NVH (noise/vibration/harshness): The GX 460 has an insulated cabin, meaning not much gets through to the driver and passengers in terms of road and wind noise. It’s soft and quiet and there’s little to worry about in terms of vibrations or harshness.

Visibility: Because you sit up so high, seeing out of the GX460 is easy. Front and side sightlines are great. Seeing out the rear isn’t as easy. You can see out the back, but when parking, you really need to be careful and rely on the camera and sensors to help guide you.

Climate: The 3-zone climate control system was excellent. It did a fantastic job of cooling off or heating up the cabin.




The 2017 GX 460 has not been rated by the NHTSA or the IIHS. The There is a fair amount of safety technology and the 4Runner—the vehicle the GX borrows its frame and some other components from—is rated pretty highly by both organizations, getting four stars from the NHTSA and mostly good ratings from the IIHS. Because of all this, we imagine the GX is a reasonably safe vehicle. However, without the stats to back us up, there’s no way of really knowing.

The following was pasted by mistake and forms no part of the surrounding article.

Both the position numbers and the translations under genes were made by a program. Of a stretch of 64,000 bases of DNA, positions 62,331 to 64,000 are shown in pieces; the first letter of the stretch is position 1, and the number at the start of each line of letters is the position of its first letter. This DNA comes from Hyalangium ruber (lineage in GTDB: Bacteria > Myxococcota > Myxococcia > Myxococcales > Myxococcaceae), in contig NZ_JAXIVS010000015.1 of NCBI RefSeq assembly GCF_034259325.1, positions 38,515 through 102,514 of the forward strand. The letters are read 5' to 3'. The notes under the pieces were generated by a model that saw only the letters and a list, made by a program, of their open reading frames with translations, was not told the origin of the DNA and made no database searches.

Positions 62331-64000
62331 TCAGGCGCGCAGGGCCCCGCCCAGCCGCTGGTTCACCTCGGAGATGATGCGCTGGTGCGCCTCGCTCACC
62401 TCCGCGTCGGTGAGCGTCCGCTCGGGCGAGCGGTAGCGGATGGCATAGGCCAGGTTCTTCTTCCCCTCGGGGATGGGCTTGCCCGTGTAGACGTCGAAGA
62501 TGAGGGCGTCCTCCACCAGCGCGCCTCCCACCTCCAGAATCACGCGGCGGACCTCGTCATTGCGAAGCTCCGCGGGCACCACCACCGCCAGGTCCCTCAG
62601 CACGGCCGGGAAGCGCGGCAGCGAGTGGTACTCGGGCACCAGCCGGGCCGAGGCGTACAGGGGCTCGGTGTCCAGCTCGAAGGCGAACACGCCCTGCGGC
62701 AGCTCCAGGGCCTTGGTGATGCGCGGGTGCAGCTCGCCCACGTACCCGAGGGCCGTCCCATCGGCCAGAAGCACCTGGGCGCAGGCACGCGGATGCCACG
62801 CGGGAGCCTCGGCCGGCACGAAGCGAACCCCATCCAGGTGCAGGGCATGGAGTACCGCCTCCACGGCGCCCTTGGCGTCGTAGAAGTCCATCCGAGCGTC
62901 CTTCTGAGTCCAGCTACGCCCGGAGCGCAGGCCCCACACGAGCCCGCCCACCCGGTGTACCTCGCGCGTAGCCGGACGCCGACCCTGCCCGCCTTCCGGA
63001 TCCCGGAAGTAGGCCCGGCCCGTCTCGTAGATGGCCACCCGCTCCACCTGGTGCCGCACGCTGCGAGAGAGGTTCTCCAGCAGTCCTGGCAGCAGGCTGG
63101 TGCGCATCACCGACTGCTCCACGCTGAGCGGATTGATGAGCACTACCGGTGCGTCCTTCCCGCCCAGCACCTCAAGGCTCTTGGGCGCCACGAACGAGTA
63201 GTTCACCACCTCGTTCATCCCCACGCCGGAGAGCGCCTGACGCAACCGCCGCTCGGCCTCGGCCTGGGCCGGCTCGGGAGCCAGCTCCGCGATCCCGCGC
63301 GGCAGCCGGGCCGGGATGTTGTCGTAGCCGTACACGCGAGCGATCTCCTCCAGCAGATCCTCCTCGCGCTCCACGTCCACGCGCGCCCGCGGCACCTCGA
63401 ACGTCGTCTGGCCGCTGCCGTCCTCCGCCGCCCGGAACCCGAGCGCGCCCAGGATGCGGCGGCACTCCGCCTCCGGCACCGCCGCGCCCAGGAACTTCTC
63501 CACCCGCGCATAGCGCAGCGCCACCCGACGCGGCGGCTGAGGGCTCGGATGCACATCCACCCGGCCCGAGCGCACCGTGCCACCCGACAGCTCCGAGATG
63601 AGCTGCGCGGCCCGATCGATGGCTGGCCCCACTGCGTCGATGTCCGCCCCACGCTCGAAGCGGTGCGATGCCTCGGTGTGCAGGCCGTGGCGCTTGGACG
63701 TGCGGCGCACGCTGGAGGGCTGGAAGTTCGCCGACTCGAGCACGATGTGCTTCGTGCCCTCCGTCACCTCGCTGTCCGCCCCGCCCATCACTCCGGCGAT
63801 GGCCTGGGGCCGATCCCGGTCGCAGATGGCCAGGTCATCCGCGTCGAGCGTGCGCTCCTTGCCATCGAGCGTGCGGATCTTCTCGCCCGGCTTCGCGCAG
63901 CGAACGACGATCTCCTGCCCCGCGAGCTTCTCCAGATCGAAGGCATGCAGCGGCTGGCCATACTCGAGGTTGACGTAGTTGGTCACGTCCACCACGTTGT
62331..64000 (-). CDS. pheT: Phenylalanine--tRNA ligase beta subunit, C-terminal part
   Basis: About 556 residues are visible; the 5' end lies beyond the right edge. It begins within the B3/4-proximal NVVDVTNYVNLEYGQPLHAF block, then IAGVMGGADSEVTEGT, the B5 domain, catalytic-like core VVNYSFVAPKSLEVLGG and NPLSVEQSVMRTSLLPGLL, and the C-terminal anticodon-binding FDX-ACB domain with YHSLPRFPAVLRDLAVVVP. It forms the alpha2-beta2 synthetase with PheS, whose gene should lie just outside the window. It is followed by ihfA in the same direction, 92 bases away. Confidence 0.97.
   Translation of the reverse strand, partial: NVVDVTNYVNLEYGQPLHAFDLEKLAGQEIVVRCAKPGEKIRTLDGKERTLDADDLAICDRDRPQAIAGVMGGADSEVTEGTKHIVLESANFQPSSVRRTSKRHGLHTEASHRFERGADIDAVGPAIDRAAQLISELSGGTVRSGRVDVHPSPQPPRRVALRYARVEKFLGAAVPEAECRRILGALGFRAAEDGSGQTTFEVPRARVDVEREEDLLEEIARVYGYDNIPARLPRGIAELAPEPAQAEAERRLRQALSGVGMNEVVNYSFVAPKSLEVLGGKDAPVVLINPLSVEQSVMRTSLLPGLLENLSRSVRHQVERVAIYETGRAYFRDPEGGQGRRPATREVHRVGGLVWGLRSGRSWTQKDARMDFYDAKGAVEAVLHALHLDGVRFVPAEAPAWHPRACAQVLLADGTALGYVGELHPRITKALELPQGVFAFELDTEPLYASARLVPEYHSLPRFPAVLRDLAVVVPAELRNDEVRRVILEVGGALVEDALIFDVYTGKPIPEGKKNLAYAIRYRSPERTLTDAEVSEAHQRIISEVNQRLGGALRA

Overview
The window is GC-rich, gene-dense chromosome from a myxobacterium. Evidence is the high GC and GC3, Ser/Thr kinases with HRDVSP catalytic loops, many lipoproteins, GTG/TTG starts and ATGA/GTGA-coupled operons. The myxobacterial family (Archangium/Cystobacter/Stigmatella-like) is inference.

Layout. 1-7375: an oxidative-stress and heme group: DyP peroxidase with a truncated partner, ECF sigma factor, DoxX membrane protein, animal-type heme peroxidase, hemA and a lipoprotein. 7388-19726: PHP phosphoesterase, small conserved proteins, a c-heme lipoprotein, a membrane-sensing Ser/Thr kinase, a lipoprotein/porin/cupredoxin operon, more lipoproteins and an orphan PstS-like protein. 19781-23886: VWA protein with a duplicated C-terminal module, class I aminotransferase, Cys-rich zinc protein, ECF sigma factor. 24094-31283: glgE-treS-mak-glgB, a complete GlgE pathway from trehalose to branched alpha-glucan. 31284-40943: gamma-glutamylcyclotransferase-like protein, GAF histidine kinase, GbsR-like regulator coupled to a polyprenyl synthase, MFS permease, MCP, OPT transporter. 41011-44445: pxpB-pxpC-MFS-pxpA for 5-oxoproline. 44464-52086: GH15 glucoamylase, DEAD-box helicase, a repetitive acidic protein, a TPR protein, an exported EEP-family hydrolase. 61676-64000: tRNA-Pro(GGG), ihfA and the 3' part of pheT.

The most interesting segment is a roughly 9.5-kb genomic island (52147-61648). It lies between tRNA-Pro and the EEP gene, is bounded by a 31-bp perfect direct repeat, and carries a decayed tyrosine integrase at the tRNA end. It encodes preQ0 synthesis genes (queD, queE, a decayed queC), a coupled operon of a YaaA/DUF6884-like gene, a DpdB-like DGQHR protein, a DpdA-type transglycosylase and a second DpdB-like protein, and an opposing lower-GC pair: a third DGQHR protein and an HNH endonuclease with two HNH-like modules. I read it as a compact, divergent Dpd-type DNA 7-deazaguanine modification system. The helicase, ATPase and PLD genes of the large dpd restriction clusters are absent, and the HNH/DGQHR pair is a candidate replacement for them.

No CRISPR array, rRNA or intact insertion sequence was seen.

IIHS Rating: This vehicle is not yet rated.

Standard Tech: The GX 460 comes with a plethora of safety features as standard equipment at this trim level, including ABS with electronic brake-force distribution, brake assist, vehicle stability control, 10 airbags, trailer sway control, Lexus Enform Safety Connect, automatic collision notification, stolen vehicle location, emergency assist button, blind spot monitor with rear cross-traffic alert, backup camera, intuitive parking assist and roadside assistance.

Optional Tech: The test vehicle we drove also had a fair amount of optional safety technology, including a pre-collision system with driver attention monitoring, dynamic cruise control, lane departure alert, intelligent high-beam headlamps, wide-view front and side monitor and CRAWL control.




With the GX 460 being a large, three-row SUV, you’d think that it has tons of storage space. And with the second and third row seats folded, there’s tons of room. Also, the window part of the rear, side-swinging door opens up so you can snake really long things out the back of the SUV. However, that’s where the good things end. The side-swinging door makes it hard to load from the curb and there really isn’t that much space inside the GX despite its overall large size.